Curacao is known for its unique mix of cultures — African, Dutch, Latin American, and Caribbean — and its incredible diving. The capital, Willemstad, has a busy cruise ship port while the dry, desert-like terrain on the east coast is lined with beach and dive resorts. For the most beautiful natural landscape, however, the west side, known as Westpunt, is where you should go. It receives the majority of the island’s rainfall, which creates the lush landscape found within the island’s largest preserved space, Christoffel National Park. Below, we break down the different ways to explore it.
Hike to the Island’s Highest Point
There are eight hiking trails within the park, from short strolls to rigorous all-day affairs. The main event is a two-hour route for seasoned hikers that reaches the summit of Mt. Christoffel, the island’s highest point at 1,227 feet. From here, the panoramic views of the island are stunning. Bring a lunch to enjoy at the top, and be sure to start early to avoid the daytime heat.
Tackle Two of the Island’s Most Scenic Drives
There are two major scenic driving routes in the park. The Mountain Route is a winding journey through the green hillsides, with several scenic overlooks of the valley and the former plantation estates. The North Coast Route takes you closer to the ocean and past the Savonet Planation complex. The drives are 7.5 and 5.6 miles, respectively, so plan on a half-day journey and bring a lunch to picnic on an overlook. Get a map upon arrival and read up on the various stopping points.
Learn About Curacao’s Slave History
It may be one of the prettiest parts of Curacao, but Christoffel has a dark history tracing back to the Atlantic slave trade. Before heading out to the park’s plantations — Savonet, Zorgvliet, and Zevenbergen — visit the Kura Hulanda Museum in Willemstad for a general explanation of slavery’s role and influence on the island. The Tula Museum tells the story of the Curacao Slave Revolt of 1795, a month-long conflict where slaves rose up against their owners. Though it wasn’t ultimately successful, the uprising began a process that eventually led to the end of slavery on the island. Take the Savonet History Tour, where a knowledgeable guide can bring to life one of the island’s oldest plantations.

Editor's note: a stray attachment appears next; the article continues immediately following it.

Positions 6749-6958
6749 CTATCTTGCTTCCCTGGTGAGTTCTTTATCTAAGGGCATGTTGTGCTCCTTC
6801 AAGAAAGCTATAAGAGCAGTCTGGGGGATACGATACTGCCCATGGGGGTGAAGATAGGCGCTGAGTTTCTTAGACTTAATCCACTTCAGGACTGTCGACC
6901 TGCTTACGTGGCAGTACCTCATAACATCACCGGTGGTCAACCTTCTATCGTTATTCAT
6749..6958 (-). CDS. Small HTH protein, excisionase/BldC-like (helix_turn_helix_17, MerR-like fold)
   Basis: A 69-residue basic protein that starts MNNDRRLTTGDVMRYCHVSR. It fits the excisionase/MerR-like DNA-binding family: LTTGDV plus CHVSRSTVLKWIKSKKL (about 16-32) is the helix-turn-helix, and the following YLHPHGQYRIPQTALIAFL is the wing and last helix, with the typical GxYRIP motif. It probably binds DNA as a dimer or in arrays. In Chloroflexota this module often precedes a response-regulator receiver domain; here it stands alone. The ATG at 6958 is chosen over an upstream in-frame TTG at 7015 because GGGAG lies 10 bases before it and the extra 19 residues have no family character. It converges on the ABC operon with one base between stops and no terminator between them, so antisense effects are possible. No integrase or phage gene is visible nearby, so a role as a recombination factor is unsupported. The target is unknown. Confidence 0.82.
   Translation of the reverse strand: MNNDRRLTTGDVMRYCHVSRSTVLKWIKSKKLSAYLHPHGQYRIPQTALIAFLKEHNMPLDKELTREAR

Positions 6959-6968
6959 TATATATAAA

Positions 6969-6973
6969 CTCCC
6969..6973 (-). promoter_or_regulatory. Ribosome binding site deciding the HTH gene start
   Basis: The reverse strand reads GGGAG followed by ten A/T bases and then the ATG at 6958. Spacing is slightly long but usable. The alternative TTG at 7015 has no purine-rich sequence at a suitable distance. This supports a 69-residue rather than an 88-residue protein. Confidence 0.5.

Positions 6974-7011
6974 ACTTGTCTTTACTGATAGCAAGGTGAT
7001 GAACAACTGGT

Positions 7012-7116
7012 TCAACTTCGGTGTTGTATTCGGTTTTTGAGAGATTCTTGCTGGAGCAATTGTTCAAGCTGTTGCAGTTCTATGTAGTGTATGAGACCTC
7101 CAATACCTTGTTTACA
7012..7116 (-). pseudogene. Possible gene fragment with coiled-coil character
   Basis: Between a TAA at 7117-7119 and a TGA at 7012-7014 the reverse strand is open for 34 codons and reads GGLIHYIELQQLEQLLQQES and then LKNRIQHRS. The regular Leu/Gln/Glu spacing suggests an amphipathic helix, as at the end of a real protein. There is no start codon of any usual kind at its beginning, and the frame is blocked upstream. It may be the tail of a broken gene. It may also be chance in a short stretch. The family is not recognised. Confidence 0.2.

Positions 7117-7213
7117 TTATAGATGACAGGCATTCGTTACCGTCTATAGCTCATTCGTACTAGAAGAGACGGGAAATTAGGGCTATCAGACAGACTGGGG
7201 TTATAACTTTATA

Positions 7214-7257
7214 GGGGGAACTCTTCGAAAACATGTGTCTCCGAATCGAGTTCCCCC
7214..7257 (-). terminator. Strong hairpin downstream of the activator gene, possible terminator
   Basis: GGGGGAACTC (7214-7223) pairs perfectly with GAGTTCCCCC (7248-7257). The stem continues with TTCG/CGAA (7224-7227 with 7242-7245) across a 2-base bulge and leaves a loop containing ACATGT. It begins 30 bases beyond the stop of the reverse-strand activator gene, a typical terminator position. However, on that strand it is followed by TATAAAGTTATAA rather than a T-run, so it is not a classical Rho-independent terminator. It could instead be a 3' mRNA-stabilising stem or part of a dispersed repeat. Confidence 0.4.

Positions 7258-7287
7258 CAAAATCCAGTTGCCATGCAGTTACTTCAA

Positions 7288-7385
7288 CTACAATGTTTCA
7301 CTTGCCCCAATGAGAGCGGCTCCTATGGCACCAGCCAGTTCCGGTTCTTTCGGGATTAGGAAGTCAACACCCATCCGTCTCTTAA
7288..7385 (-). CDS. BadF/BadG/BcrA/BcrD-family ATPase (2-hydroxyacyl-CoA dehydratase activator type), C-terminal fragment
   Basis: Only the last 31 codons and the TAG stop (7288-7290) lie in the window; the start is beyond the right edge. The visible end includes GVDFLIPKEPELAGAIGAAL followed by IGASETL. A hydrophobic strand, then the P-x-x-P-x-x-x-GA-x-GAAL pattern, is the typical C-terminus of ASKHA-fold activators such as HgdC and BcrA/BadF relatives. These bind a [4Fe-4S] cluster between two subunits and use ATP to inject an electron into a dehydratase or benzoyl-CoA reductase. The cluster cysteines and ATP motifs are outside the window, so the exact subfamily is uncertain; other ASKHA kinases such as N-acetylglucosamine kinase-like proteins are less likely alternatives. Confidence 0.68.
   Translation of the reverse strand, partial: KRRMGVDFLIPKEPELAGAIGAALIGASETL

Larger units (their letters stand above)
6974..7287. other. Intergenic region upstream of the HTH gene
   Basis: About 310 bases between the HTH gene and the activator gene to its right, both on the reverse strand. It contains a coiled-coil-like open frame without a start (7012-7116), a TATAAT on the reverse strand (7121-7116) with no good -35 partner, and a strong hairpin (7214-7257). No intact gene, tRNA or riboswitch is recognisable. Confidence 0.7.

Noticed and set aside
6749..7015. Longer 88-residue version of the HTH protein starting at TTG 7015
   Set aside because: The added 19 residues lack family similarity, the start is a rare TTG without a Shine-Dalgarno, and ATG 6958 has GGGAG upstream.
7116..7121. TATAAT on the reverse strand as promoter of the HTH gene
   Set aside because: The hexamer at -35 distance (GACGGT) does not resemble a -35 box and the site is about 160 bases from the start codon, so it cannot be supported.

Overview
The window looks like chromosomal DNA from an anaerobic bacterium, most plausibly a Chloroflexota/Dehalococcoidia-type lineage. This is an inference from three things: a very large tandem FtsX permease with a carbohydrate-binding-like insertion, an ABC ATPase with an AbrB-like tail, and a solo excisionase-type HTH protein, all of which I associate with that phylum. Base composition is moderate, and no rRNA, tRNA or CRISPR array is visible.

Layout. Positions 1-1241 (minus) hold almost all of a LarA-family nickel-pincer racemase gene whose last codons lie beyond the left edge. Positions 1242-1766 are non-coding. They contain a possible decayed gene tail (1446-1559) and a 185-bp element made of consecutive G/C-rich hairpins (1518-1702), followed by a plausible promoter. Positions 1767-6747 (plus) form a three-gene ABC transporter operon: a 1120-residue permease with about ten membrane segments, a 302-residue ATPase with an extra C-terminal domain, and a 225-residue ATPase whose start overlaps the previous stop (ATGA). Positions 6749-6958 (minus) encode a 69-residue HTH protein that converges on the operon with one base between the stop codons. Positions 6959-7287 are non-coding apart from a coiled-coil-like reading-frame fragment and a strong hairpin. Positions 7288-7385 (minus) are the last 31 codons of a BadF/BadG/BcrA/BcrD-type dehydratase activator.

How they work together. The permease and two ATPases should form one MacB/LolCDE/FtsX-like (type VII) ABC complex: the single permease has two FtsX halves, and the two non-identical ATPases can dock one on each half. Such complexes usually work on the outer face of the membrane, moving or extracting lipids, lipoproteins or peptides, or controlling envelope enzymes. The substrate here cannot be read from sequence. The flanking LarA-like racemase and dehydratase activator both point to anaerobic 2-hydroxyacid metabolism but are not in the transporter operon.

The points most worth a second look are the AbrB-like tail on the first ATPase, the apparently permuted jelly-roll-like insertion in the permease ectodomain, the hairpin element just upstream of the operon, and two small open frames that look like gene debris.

Visit the Island’s Best Beaches
Despite being located just outside the park’s boundaries, two of the island’s best beaches draw a deep connection to Christoffel Park and were part of the Savonet Plantation and the Knip Land House. Grote Knip (Big Knip) and Klein Knip (Small Knip) are similar in appearance; each is a pristine cove with blue water and fine white sand set against the backdrop of the park’s green hills. Stop by for a dip on your way out of the park, visit just to see the sunset, or mingle with a crowd of mostly locals on Sundays.
Have the Park to Yourself for Sunset
One thing to always keep in mind when planning your visit: the park closes early — at 4 p.m. on weekdays and 3 p.m. on Sundays. This means that parking your car or hiking to one of the park’s many overlooks for sunset views is not allowed. But there is a budget-friendly loophole. The park offers two-hour sunset tours for $20 per person (minimum 4 people). Have your guide take you to a series of western-facing vantage points, and pack a cooler for a DIY happy hour. Because it is closed to the public at these times, you are assured a crowd-free way to enjoy the Caribbean sunset.